Commodity investing is often shied away from by the majority of investors or traders. The average investor is often familiar with mutual funds, stock trading and even stock option trading but commodity investing (or futures investing) is often thought of as a different animal. But once you take the time to understand it you will find that it is not that much different than any other type of investing except for the concept of leverage.
Commodity trading and futures trading are often used interchangeably. When investing in commodities you are entering an agreement to buy or sell a physical commodity, currency or other financial instrument. Some common commodities that you may be familiar with are gold, silver, corn, sugar, coffee, pork bellies, live hogs, live cattle, oil, etc. You can invest in two specific ways. You can purchase a futures contract or you can buy an option on a futures contract. The two investment vehicles represent the same underlying but they are greatly different. In this article we will touch on commodity investing through futures contracts. We will have to deal with options on futures contracts in a later article.
A futures contract is just that: a contract. If you purchase a futures contract you have entered a legally binding contract to take delivery of the particular commodity on a specified date and a set price. This, of course, is what scares many investors off. Somehow they imagine that a truckload of wheat is going to show up at their front door someday. However, I have never heard of this happening. You simply need to sell your futures contract before it expires.
Let's look at some of the details of commodity investing. There are a few countries where the majority of commodity trading takes place. These countries are the United States, England and Japan. They trade on futures exchanges. Although electronic trading has changed the face of trading they are still similar to what was shown on the movie Trading Places when Eddie Murphy made a killing in the Orange Juice market.
The reason that commodity markets exist is so that the producers of these commodities (farmers, in particular) can get a handle on the pricing volatility in their respective market. The farmer is able to lock in a specific price for their product. This provides them with protection in the event that there might be a big price decline that could hurt them financially. This might be where it started and it is still used as such by farmers but the majority of traders in the futures markets are simply interested in trading and turning a profit.
The futures contract is an agreement between two parties. One assumes an obligation to take delivery of the commodity (the buyer) and the other assumes a responsibility to deliver the commodity (the seller). You can take either side of a futures contract. If you buy, you are assuming that the price of the contract is going to increase and if you sell short you are anticipating a decrease in the contract price.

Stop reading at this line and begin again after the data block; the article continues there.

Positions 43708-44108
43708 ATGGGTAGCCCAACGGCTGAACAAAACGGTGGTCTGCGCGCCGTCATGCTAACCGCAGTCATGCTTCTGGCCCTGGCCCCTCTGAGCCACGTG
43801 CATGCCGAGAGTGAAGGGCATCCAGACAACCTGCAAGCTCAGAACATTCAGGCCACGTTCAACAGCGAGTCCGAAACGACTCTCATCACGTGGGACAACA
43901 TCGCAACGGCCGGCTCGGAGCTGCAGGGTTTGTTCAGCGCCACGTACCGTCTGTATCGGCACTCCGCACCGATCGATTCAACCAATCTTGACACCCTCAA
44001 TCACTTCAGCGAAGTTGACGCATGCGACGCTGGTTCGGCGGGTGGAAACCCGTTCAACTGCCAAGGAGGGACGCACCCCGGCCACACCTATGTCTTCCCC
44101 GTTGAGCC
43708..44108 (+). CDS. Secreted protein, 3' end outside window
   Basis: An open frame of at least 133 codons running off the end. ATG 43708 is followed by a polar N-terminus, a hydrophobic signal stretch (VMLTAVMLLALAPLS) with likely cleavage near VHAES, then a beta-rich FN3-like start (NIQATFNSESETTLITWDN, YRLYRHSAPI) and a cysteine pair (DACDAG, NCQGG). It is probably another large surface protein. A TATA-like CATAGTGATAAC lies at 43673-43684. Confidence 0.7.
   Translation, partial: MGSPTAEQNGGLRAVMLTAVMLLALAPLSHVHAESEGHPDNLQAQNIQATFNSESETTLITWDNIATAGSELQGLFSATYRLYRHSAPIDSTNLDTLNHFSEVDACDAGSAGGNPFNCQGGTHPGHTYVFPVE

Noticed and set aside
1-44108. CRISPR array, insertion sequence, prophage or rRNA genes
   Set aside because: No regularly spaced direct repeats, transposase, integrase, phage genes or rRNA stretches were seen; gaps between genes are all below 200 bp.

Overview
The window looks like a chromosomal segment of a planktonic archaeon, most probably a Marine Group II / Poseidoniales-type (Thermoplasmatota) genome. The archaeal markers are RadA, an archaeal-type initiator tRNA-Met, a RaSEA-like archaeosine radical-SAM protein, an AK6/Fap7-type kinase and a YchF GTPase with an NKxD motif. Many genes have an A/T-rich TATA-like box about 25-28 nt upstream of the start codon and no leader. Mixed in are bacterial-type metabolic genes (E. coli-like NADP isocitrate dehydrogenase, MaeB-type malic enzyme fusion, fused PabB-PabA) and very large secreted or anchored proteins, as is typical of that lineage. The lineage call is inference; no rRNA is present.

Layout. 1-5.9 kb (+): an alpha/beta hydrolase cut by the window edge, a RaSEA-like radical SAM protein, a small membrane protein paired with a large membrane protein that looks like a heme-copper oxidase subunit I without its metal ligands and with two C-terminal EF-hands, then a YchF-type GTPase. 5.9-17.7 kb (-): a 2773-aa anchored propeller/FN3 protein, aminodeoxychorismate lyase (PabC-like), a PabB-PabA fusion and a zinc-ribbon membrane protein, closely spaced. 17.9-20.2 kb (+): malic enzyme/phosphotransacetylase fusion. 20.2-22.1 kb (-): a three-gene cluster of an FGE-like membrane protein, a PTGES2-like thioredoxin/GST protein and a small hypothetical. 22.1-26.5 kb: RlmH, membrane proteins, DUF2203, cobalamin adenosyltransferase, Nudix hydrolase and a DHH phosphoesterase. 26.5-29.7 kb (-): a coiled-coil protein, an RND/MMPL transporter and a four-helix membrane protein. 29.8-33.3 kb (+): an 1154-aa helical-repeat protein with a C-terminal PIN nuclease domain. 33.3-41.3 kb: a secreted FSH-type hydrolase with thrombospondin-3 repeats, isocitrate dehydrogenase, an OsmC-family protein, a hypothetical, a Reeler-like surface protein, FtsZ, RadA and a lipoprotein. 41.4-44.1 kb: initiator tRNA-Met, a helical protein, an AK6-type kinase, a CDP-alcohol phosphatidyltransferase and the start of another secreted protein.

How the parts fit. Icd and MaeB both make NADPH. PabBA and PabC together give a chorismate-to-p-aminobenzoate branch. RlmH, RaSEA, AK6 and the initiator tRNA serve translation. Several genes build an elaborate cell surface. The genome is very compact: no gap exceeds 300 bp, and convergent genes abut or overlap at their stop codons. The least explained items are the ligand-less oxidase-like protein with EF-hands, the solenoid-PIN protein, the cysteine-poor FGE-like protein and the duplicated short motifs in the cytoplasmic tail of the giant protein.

Â Each futures contract will represent different physical product size. The amount of ounces represented in a gold futures contract will be different than that represented by silver futures. The same is true of all futures contracts. You will need to check what the contract size is for what you are hoping to trade.
Â Now a big aspect of commodity investing is leverage. A single futures contract represents a large amount of the physical commodity. For example, one wheat futures contract represents 5000 bushels of wheat. So if you purchased 5 contracts you would be leveraging 25000 bushels of wheat. That is a lot of wheat. Now I use the term leverage because you do not have to pay the entire cost of what 5000 bushels of wheat would cost when you buy it. You only have to put up a specific amount in a margin account to leverage to wheat purchase. The margin amounts are set by the exchanges and then some commodity brokerages will add an amount to that. However, it is typical to only have to put up about 5% - 15% of the overall cost of the product to enter a futures contract. Now this gives you great leverage. As an example it currently costs about $2500 dollar to leverage on wheat contract. Let's say wheat is trading at around $8.25 per bushel. This would require more than $40,000 to buy the contract outright but you only need to put up $2500. So for a little more than 5% of the overall cost you can leverage one contract of wheat. Now if the price of wheat when up $1.50 you would make $7500 in profit on your $2500 investment. You can see why traders love investing in commodities for this very reason. There is a lot of money to be made.
However, you can also lose a lot of money. In fact, you can lose even more money than what you invested. Remember you are leveraging a more than $40,000 contract. If it went to zero, you could lose $40,000. Of course that is not going to happen. But if it lost $2 then you could lose $10,000. If you begin to lose money and the money is not available in your account then you will have to send in money to meet your margin requirement.
Commodity investing can be an exciting venture but you need to know what you are doing so that you don't lose too much money.